Greater Manchester Cycling Manifesto

I see this as a little Easter present to all the Greater Manchester residents, actually.

Last week saw the launch of the Greater Manchester Cycling Manifesto!

The manifesto’s 5 principle keys are:

  1. Cycling infrastructure should be high quality, consistent and appropriate.
  2. Cycling should be fully integrated into the public transport system.
  3. On-road cycling training courses should be provided free of charge for adults.
  4. Residential areas should have a default speed limit of 20mph.
  5. Campaigns to promote cycling from A to B should be bold, sustained and targeted.

A fantastic charter drafted and created by the brilliant people of Love Your Bike and supported by a range of businesses and organisations of GM.

Please go read it, share it and enjoy it, because I do think this is a milestone for GM worth popping a bottle of bubbly… OK…. at least enjoy it with a nice cuppa eh?!

You know how much I believe in cycling to create a liveable and an enjoyable city, with much reduced level of congestion for a Manchester returned to a people-scale, which is what it deserves. This, for me, is a tangible step towards all that!

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7 responses to “Greater Manchester Cycling Manifesto

  1. So they fail to request measures to reduce the level of motor vehicles on the road?

    You won’t get more people to cycle if you don’t force them out of their cars. Sadly FoE don’t want to upset car drivers…

    • erm… mike, encouraging high quality infrastructure, aka segregated dutch style infrastructure, by de facto reduces motor vehicles on the road as people feel safer to cycle and leave their car at home.

      But hey if you want to be so negative, please go ahead… who am I to ask you to see this in a positive light uh?!

    • “Sadly FoE don’t want to upset car drivers”… I must admit Mike, for all the hard work that FoE-LYB does, and for being always the ones who actually take the time, bother and effort to respond to the (usually undesirable) proposals by local authorities, you are most ungrateful and rather unpleasant in your statement. Is it really necessary?

      Is not that many of us, regular cyclists, out there, who put up with the poor cycling conditions in Manchester, instead of being so divisive we should try and support each other? Even if proposal may not be as forward as you’d like them to be?! See them as the starting point, not the end goal. Just saying, you know…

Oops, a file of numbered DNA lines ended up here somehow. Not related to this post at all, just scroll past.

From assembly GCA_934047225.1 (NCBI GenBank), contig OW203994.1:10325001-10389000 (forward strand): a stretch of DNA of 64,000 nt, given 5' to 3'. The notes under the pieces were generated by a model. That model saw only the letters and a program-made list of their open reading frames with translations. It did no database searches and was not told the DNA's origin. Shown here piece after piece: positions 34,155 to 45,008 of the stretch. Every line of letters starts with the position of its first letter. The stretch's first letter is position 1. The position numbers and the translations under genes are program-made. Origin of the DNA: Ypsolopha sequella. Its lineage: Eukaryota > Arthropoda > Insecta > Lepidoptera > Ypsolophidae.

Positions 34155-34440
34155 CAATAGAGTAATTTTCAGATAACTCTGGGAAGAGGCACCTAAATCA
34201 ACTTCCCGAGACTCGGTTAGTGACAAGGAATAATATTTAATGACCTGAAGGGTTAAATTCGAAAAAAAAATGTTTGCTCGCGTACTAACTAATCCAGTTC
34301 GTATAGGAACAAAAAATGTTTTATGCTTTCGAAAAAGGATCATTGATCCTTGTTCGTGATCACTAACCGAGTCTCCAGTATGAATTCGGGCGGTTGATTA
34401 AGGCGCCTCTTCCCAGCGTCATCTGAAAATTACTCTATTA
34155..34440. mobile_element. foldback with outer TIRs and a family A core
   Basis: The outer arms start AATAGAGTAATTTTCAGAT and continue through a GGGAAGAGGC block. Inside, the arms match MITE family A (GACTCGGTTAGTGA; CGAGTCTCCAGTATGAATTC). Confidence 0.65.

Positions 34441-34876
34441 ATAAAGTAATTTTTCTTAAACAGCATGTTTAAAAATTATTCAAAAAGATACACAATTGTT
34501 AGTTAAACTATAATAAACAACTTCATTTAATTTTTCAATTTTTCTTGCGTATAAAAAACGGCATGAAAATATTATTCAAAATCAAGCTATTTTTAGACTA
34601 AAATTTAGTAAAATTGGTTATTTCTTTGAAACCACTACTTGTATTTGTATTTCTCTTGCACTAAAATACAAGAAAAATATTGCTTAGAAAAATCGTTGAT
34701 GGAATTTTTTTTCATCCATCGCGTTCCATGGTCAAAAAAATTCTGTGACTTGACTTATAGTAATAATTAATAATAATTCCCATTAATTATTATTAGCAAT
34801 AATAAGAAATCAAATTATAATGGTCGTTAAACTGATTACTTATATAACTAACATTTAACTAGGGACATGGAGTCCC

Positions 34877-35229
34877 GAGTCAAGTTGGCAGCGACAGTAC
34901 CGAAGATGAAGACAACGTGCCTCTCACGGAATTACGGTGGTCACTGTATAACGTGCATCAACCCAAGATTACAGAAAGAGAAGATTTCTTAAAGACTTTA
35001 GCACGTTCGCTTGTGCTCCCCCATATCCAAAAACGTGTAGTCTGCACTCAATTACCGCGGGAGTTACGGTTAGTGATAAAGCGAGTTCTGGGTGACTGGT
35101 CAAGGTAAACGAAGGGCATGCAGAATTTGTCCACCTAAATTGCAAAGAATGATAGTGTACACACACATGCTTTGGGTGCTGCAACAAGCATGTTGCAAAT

2. As a regular cyclist in central & south Manchester I don’t particularly care about segregated cycle lanes/paths as all too often other cyclists (and pedestrians) are as much or more of an issue than car drivers. What I do want is roads that are pothole free and drain properly and the knowledge that if I cycle around the city there will be secure places allocated for me to lock and leave my bike.

    • You’re absolutely right. That already comes under the responsibility and duty of the/any council, we all experience issues with the (lack of) promptness from their side on acting on such duties.

      I reported an awful stretch of road nearby my home over two years ago, it was resurfaced last week. Better late than never?! Frustrating, but true. Now it’s a joy cycling down a smooth road. My kidneys are so grateful.

      The fact is we need (and I personally wish to be part of that support/encouragement) to encourage lots more other people to cycle instead of driving, for that is why the manifesto was drafted. It is a starting point, not the end goal. It is a manifesto that will hopefully be adopted by GM local authorities so that they can have a common denominator, as at the moment, GM LAs don’t even talk to each other regarding issues such as transport, let alone sharing a common goal with regard to cycling (infrastructure and all).

      I hope that you may be interested in joining (or add your voice to) Greater Manchester Cycling Campaign and/or Love Your Bike. We all want to be able to cycle in safe and pleasant conditions, going from A to B without worrying about being knocked off by cars or worse even by other cyclists (I have had a couple of near misses thanks to some unpleasant, fast cyclists who cared for no-one but themselves). So, surely we all wish to reach the same result?

  3. Eastern Bloc eh?

    Try to leave your silly leftish pseudo-egalitarianism behind and make a serious attempt to improve cycling in Manchester.

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